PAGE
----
pedestrian traffic signal with text "Getting There"

Getting There

Getting There was produced by planners in New Hampshire to inform other planners of the concepts and benefits of universal design. The big idea illustrated by the film is that a built environment designed with the needs of the visually impaired in mind would be universally accessible for every single member of the community.

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Course Info

  • Duration 6 video lessons (58 Mins)
  • Published Published
  • 4.33
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Browse Course Chapters

  • Chapter Locked
    Chapter Duration 1 min
  • Chapter Locked
    Sense Of Place
    Chapter Duration 7 mins
  • Chapter Locked
    How Do I Get There?
    Chapter Duration 10 mins
  • Chapter Locked
    Other Senses And Mental Mapping
    Chapter Duration 17 mins
  • Chapter Locked
    Chapter Duration 11 mins
  • Chapter Locked
    Human Centered Design
    Chapter Duration 11 mins

Course Description

The world isn't designed for blind people, with its preponderance of obstacles and visual markers, but so much of urban design history has neglected any consideration of the needs of the blind.

For safe, comfortable travel in this world, the visually impaired rely on the use of canes, guide dogs, sensory retraining, and technology. But as the film "Getting There" makes, clear, so much more can be done to design the building environment with the visually impaired in mind. Moreover, universal design, design that ensures that blind people have every opportunity to participate in society and the world, will benefit everyone.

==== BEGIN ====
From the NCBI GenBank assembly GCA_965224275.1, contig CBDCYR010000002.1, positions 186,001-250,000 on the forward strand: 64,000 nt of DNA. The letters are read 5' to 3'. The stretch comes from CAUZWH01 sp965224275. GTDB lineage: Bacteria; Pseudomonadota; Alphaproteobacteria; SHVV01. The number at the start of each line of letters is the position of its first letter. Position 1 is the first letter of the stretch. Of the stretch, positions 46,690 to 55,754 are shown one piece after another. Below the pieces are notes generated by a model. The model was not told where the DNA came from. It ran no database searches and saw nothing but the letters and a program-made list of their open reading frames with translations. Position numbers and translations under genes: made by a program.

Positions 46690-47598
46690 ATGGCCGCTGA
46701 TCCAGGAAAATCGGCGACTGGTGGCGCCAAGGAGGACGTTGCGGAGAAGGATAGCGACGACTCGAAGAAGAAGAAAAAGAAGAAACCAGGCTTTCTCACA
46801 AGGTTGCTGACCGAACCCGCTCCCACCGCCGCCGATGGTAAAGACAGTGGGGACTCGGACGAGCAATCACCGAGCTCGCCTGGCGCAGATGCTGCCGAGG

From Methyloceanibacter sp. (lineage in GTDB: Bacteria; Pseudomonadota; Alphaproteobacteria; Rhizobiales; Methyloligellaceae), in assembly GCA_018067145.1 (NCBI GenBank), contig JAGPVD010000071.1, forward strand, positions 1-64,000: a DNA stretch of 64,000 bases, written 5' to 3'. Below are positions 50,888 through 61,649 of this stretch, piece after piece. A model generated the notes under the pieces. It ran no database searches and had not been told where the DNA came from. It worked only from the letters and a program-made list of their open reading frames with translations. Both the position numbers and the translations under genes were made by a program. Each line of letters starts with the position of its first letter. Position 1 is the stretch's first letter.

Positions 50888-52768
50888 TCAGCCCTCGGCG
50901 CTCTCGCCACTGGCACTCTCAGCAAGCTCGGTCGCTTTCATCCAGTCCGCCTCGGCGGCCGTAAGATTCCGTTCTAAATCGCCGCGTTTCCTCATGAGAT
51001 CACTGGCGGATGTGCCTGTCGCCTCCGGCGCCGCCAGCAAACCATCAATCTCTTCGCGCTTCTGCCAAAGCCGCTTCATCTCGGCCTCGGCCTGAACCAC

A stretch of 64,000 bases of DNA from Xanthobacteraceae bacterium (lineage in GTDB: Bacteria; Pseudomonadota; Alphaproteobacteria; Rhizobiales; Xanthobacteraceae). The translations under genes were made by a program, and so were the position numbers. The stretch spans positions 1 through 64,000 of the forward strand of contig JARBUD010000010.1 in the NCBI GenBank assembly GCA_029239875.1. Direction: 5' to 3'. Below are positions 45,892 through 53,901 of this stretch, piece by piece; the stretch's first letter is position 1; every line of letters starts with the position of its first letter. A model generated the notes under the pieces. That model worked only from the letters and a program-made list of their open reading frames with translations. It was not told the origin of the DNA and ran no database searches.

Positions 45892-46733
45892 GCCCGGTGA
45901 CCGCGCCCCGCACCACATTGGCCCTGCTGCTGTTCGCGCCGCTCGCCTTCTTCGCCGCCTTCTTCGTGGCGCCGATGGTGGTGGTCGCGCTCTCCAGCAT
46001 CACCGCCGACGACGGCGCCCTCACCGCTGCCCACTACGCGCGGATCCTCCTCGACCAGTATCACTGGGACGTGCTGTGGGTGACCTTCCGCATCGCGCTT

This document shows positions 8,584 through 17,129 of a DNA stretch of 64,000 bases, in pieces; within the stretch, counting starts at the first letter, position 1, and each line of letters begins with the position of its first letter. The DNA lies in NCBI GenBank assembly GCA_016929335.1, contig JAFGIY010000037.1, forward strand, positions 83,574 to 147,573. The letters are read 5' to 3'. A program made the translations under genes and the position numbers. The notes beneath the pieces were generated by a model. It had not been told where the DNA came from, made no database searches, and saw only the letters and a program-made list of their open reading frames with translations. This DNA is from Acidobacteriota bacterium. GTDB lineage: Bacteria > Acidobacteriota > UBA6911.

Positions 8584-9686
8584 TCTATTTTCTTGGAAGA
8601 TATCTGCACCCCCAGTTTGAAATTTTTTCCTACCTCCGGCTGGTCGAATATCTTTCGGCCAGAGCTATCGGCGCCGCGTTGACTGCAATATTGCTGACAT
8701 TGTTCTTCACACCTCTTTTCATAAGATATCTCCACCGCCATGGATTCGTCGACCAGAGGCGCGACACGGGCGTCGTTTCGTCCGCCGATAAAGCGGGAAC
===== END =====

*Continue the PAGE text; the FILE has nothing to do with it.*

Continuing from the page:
For those of us who haven't experienced any form of visual impairment, "Getting There" can inform a more complete understanding of what it takes to be blind in the world today, and can also perhaps prepare us to be more effective allies in providing universal access in the public and price realms.

"Getting There" was produced by the New Hampshire Planners Association, and starting with its first viewing in 2015, Getting There has been shown by planning groups across the country, including at the APA's National Planning Conference in New York in 2017.

Learn these skills

  • Accessibility
  • Pedestrian Planning
  • Public Health


This course is approved for 1 AICP CM Credit.


This course is approved for 1 SACPLAN CPD point.

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"This was a great video discussing how the built environment can impact visually impaired individuals. It helps you to remember to think about all users when designing the built environment."
- Allie K.
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